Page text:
But nothing to rival the Electoral Reform Society’s recent effort: a creation of interactive beauty (the real thing, not my reproduction, obviously!), produced especially for this year’s elections, and showing for instance, as you’d possibly hypothesise, that first-choice Britain First and One Love Party voters split their second-choice votes proportionately really rather differently.

Election of London Mayor

To conclude: my hope is that at least Patel’s intervention will prompt a few interesting campaign questions – I was going to type ‘hustings’, but I’m not sure we’re allowed those this time – for Conservative PCC and mayoral candidates. The 20 successful Conservative PCC candidates in 2016 averaged 36% of turnouts averaging under 25%, or under 10% of the registered electorates.  Do they, I wonder, think election on their minority first-round votes alone – 11% of registered electors in Andy Street’s case – would give them the “stronger and clearer local accountability” Patel suggests it would?

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Chris Game is an INLOGOV Associate, and Visiting Professor at Kwansei Gakuin University, Osaka, Japan.  He is joint-author (with Professor David Wilson) of the successive editions of Local Government in the United Kingdom, and a regular columnist for The Birmingham Post.

Airedale Terrier or Lapdog?

John Cade

The recent publication of Grant Thornton’s report on “Lessons from recent Public Interest Reports” highlighting the lack of sound scrutiny in certain Councils reminded me of the question that was circulating at the time of the 2007-2008 financial crisis.

“What’s the difference between a non-executive director and a supermarket trolley?”

Answer: “It’s the supermarket trolley that has a mind of its own.”

The Grant Thornton report makes the point that arguments can be made for and against different governance models, but their effectiveness, as demonstrated by recent Public Interest Report cases, is less about the system of governance and more about how it operates, who operates it and how willing it is to accept scrutiny and challenge. 

Unfortunately, this is not a new revelation and the report does not make any specific recommendations about scrutiny.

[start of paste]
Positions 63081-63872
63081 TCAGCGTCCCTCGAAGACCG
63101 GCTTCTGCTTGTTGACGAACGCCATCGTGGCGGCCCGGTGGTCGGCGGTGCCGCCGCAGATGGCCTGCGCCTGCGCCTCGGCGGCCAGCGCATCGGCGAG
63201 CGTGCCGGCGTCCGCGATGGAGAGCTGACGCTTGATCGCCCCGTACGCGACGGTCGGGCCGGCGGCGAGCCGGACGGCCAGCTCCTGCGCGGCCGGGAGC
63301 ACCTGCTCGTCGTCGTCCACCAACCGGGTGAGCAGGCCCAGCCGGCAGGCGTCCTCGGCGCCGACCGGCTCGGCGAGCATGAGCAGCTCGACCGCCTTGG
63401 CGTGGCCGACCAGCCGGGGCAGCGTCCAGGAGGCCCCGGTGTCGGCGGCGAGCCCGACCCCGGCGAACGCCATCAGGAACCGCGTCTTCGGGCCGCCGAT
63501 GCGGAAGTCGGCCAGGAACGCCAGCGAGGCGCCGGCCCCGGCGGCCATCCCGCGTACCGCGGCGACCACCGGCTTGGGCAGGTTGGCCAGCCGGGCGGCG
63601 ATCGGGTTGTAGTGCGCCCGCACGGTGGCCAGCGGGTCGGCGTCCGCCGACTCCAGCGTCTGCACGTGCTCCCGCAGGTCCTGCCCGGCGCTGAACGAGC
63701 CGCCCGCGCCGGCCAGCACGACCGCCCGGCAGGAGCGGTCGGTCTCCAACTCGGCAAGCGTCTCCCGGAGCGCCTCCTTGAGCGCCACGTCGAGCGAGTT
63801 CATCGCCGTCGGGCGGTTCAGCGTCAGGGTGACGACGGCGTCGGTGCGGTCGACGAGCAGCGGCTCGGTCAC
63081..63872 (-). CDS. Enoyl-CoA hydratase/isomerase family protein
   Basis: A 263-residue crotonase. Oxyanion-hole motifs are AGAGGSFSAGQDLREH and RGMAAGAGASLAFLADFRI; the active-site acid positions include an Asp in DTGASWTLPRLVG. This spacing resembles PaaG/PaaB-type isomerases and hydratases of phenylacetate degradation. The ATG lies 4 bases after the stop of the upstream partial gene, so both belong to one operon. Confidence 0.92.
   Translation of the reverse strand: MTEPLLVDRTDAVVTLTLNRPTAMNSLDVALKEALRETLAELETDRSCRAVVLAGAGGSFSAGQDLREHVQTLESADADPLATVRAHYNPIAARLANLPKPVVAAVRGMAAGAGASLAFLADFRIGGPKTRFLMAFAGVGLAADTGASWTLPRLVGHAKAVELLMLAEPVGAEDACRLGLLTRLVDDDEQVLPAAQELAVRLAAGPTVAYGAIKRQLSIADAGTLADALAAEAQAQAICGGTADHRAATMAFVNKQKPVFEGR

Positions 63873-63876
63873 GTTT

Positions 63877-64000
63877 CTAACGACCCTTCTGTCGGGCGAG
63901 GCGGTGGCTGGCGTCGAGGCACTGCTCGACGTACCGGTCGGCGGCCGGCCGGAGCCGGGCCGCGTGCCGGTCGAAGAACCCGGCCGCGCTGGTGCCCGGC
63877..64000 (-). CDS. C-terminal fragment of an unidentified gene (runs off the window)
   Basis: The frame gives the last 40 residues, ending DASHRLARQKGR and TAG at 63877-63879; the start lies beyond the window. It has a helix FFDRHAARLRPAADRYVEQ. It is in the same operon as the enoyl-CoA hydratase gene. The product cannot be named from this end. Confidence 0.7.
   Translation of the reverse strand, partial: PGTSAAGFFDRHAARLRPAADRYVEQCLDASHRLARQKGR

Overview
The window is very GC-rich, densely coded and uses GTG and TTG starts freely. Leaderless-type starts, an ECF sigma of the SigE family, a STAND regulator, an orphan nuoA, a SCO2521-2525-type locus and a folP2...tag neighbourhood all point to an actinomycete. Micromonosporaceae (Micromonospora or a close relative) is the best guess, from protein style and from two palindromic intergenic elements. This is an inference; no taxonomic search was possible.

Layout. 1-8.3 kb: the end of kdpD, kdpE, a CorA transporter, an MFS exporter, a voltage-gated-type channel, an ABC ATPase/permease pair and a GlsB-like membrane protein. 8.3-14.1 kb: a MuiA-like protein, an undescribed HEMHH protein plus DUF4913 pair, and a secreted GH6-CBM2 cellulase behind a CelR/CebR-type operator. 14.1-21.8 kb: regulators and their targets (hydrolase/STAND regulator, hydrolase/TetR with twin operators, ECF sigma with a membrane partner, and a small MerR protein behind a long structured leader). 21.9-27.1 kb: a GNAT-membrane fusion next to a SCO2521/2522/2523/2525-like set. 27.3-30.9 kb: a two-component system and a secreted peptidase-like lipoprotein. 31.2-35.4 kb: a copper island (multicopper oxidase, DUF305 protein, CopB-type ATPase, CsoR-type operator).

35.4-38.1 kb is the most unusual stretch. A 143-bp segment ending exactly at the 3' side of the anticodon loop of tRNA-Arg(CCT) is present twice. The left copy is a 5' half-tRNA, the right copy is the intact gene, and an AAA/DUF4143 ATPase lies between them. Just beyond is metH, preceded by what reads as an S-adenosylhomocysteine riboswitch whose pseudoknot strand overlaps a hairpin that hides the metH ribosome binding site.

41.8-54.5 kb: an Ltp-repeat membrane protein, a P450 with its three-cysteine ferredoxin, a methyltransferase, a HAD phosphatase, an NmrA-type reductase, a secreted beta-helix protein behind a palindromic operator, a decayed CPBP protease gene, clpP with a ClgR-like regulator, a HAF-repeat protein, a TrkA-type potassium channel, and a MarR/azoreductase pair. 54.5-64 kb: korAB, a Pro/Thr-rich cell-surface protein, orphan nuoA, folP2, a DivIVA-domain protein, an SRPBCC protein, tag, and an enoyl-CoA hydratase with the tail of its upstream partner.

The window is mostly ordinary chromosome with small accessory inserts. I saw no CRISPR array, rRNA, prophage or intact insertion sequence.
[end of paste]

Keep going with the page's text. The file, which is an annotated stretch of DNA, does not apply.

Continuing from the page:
Having worked for some of my career in Edinburgh and conscious of how the forthcoming Scottish Parliament elections might affect the UK, I have been taking an interest in the recent cross-party Scottish Parliamentary Committee investigation into the issues raised by the previous SNP Leader, Alex Salmond.  As I write, it has just been leaked that the committee has voted by 5 to 4 that Nicola Sturgeon misled the committee on one particular matter.

What struck me in looking at the Committee sessions was the contrast between the often imposing evidence given by both Alex Salmond and Nicola Sturgeon (the latter having a marathon 8-hour session) and the invariably partisan questioning by the Committee.  The SNP members frequently feeding friendly points to Nicola Sturgeon to build her response and the Opposition Members invariably revealing their own pre-conceived opinions.

“Isn’t this inevitable?”, I hear you say. 

Perhaps, but there are also many examples, cited by the Centre for Governance and Scrutiny, of where scrutiny has and does effectively challenge the Executive, but this is less newsworthy. In writing this short blog, I just hope that Council Leaders will recognise the correlation between good scrutiny and good governance and at their Annual General Meetings, following the May elections, appoint/enable not a lapdog to chair the function, but an Airedale terrier (“an alert and energetic breed, not aggressive but fearless” – according to Wikipedia)

Photo by Zuni1520 – Own work, CC BY-SA 3.0, https://commons.wikimedia.org/w/index.php?curid=16360374

John Cade is an INLOGOV associate and former senior local government officer. His interests relate to governance arrangements with a particular focus on relationships and developing trust between Executives, Chairs and Scrutiny Members.